Infiniti Prez Krueger Takes a Walk, Christian Meunier Steps In

infiniti prez krueger takes a walk christian meunier steps in

Nissan’s Infiniti division has a new president. Announced Tuesday, Infiniti marketing and sales boss Christian Meunier will take the helm of the automaker’s luxury arm, replacing a departing Roland Krueger, who led the brand since 2015.

The change at the top is effective immediately, as Kruger apparently left in quite a hurry “to pursue new opportunities,” Nissan said in a statement.

In addition to serving as President, Meunier will also wear the chairman’s hat on Infiniti’s management committee. Prior to today, Meunier occupied the post of global division vice president of global marketing and sales operations. Past years saw the exec serve as senior VP for Nissan sales and marketing and operations at Nissan North America, and as president of Nissan Canada. Meunier joined the company in 2002, working for Nissan Europe.

Prior to his entry into the Nissan family, Meunier held positions at Ford, Rover, and Mercedes-Benz.

“Christian Meunier brings a record of success to this role, in addition to continuity based on his current global marketing and sales leadership position at INFINITI,” said Nissan CEO and President Hiroto Saikawa in a statement. “We are fortunate to welcome him to this new challenge.”

Saikawa also provided kind words for the departing Krueger, who’ll likely wash up on the shores of another automaker in short order. The ex-president previously served as a senior VP at BMW Group. Before that, Krueger held posts at Daimler and Mitsubishi.

“Roland Krueger’s contributions over the last four years steered INFINITI through an important period of growth,” Saikawa said. “We thank him and wish him well in his future pursuits.”

The Infiniti brand finds itself at the beginning of a transition to strictly electrified models, with numerous concepts appearing over the past year. Hell, even the past week. Besides introducing the industry’s first variable compression engine in the 2019 QX50, this past year also brought hints that the brand will soon field Nissan’s unusual, Japanese-market e-Power hybrid powertrain.

Despite a year-over-year sales increase of 10.3 percent in December, Infiniti’s 2018 U.S. volume fell below 2017’s figure by 2.7 percent.

[Image: Nissan]

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  • Cdotson Cdotson on Jan 09, 2019

    I wonder if we'll see Mr. Krueger show up in a new position quickly or if it will take a while. I think it will take a while for him to find a spot. He left quickly because he deduced that the Nissan C-suite is no longer a hospitable place for the gaijin.

  • Sportyaccordy Sportyaccordy on Jan 09, 2019

    It hurts me to see Infiniti in such a place. There's a lot they need to do though: - Q50/Q70 crossover analogues - Engine alignment across platforms (i.e. all RWD vehicles should have 2.0T and 3.0TTs, 2.0T should be the Nissan one) - More hybrids - EV flagship Would be nice if they made the Red Sport more serious too. Why hasn't Nissan applied its DCT learnings from the GT-R to anything else? RS seems like an obvious candidate. Needs an LSD and more tire as well. Would be good if they paired the 2.0T with a hybrid system... the old hybrid with the 3.5 skewed too far towards power rather than efficiency.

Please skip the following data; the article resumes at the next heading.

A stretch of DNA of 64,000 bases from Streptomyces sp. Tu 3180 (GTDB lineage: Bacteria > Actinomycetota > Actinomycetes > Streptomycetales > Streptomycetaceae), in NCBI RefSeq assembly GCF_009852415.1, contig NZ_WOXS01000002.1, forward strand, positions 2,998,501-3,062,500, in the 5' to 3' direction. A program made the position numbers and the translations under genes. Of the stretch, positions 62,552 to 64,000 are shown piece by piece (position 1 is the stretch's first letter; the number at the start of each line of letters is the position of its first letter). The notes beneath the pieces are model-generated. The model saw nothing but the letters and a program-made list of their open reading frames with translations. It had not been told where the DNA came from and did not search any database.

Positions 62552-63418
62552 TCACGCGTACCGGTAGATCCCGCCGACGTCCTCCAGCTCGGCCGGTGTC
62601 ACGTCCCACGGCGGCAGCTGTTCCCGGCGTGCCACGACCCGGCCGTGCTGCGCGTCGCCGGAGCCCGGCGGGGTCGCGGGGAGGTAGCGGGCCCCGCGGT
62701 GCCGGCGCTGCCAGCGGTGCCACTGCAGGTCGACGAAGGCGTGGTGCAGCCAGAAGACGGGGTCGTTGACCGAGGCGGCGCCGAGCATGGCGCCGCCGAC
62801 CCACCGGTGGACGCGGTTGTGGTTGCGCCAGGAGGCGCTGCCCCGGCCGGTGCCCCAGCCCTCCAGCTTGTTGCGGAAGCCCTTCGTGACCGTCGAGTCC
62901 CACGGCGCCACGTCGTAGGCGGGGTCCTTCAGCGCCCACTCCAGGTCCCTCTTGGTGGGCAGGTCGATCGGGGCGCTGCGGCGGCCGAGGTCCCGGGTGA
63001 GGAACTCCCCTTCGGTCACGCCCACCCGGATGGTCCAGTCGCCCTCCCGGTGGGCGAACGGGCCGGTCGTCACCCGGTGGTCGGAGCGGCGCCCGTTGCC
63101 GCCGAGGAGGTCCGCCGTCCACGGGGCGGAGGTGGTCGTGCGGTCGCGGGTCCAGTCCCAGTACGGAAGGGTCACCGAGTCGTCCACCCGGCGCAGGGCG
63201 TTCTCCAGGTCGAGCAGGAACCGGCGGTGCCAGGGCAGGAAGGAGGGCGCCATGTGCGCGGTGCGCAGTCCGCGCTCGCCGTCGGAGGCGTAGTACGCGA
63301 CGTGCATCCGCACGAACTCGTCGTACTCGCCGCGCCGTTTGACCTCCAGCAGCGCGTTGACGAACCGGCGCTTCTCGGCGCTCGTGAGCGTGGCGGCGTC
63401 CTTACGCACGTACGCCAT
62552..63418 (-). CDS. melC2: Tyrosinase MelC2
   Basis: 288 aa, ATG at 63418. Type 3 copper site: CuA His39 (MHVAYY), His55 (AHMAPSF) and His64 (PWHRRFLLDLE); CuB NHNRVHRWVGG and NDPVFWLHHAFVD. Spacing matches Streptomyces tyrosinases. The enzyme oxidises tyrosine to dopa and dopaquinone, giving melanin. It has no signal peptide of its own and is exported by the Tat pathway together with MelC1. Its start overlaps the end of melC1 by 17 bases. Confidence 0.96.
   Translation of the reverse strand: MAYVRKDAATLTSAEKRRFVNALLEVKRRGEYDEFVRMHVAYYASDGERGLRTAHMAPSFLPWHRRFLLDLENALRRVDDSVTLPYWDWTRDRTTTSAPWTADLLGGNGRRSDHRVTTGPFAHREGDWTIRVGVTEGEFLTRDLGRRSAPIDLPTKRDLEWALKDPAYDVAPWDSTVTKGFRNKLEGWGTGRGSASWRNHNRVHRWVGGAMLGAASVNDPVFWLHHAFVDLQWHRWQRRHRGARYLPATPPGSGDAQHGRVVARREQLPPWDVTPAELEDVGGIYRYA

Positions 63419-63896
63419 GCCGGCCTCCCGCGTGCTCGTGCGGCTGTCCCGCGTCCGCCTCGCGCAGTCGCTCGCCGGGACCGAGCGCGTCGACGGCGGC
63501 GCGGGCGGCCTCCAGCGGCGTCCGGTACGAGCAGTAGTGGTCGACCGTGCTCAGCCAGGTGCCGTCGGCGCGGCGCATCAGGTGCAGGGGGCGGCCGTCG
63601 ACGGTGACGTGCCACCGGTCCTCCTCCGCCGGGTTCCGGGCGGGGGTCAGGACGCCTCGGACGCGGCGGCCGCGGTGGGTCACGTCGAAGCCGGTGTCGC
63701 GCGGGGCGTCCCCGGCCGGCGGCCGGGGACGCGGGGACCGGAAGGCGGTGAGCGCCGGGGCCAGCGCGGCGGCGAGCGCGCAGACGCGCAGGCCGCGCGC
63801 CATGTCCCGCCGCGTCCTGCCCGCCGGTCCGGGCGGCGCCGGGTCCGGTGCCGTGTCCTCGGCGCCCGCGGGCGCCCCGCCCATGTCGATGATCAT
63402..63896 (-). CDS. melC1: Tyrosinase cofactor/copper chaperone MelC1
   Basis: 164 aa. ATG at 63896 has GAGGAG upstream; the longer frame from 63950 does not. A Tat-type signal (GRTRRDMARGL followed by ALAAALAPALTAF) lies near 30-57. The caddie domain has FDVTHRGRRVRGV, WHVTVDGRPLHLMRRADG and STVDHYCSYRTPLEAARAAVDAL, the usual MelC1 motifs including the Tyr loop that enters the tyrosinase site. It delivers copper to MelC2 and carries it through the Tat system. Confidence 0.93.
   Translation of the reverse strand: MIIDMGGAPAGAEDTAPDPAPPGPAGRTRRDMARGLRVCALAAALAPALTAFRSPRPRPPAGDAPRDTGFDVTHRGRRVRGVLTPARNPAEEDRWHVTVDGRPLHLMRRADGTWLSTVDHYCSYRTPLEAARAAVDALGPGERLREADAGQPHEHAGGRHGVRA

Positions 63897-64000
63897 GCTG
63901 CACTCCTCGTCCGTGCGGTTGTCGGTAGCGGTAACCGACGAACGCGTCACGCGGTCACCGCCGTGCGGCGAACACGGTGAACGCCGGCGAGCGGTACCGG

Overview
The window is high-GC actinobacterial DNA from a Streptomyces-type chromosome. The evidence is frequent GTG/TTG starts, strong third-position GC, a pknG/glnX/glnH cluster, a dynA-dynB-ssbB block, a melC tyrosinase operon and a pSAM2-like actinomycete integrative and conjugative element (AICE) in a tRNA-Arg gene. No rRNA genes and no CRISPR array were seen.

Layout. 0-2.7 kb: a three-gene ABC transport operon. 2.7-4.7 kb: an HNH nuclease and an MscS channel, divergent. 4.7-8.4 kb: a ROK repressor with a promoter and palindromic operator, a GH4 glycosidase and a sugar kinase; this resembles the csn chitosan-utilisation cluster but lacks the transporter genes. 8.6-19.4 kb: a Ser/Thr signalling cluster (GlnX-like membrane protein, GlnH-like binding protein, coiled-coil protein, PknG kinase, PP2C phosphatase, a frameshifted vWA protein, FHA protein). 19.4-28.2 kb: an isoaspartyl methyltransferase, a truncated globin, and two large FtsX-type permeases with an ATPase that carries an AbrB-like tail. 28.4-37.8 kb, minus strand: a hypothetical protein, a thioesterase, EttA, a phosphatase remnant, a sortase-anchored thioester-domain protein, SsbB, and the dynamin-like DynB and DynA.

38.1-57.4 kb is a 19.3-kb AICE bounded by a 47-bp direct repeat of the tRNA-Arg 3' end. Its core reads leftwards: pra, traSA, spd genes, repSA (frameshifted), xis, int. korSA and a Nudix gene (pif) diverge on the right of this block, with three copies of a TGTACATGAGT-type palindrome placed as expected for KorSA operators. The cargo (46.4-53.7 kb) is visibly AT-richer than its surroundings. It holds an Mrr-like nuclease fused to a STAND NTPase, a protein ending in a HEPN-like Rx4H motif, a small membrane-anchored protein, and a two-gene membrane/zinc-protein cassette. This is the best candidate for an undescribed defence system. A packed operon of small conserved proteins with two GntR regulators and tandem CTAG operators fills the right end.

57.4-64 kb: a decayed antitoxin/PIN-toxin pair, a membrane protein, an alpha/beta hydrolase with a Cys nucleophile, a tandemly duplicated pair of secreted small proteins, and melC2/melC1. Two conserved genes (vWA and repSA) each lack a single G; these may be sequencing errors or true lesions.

• Kurkosdr Someone should tell the Alfa Romeo people that they are a badge owned by a French company now.The main reason PSA bought FiatChrysler is that PSA has the technology to enter the luxury market but customers don't want a French luxury car for psychological/mindshare reasons. FiatChrysler has the opposite problem: they have lots of still-respected brands but not always the technology to make good cars. Not to say that if FCA has a good platform, it won't be used in a PSA car.In other words, if those Alfa Romeo buds think that they will remain a silo with their own bespoke platforms and exclusive sheet metal, they are in for a shock. This is just the start.
  • Arthur Dailey For the Hornet less expensive interior materials/finishings, decontent just a little, build it in North America and sell it for less and everyone should be happy with both the Dodge and the Alfa.
  • Bunkie I so wanted to love this car back in the day. At the time I owned a GT6+ and I was looking for something more modern. But, as they say, this car had *issues*. The first of which was the very high price premium for the V8. It was a several thousand dollar premium over the TR-7. The second was the absolutely awful fuel economy. That put me off the car and I bought a new RX-7 which, despite the thirsty rotary, still got better mileage and didn’t require premium fuel. I guess I wasn’t the only one who had this reaction because, two years later, I test-drove a leftover that had a $2,000 price cut. I don’t remember being impressed, the RX-7 had spoiled me with how easy it was to own. The TR-8 didn’t feel quick to me and it felt heavy. The first-gen RX was more in line with the idea of a light car that punched above its weight. I parted ways with both the GT6+ and the RX7 and, to this day, I miss them both.
  • Fred Where you going to build it? Even in Texas near Cat Springs they wanted to put up a country club for sport cars. People complained, mostly rich people who had weekend hobby farms. They said the noise would scare their cows. So they ended up in Dickinson, where they were more eager for development of any kind.
  • MaintenanceCosts I like the styling of this car inside and out, but not any of the powertrains. Give it the 4xe powertrain - or, better yet, a version of that powertrain with the 6-cylinder Hurricane - and I'd be very interested.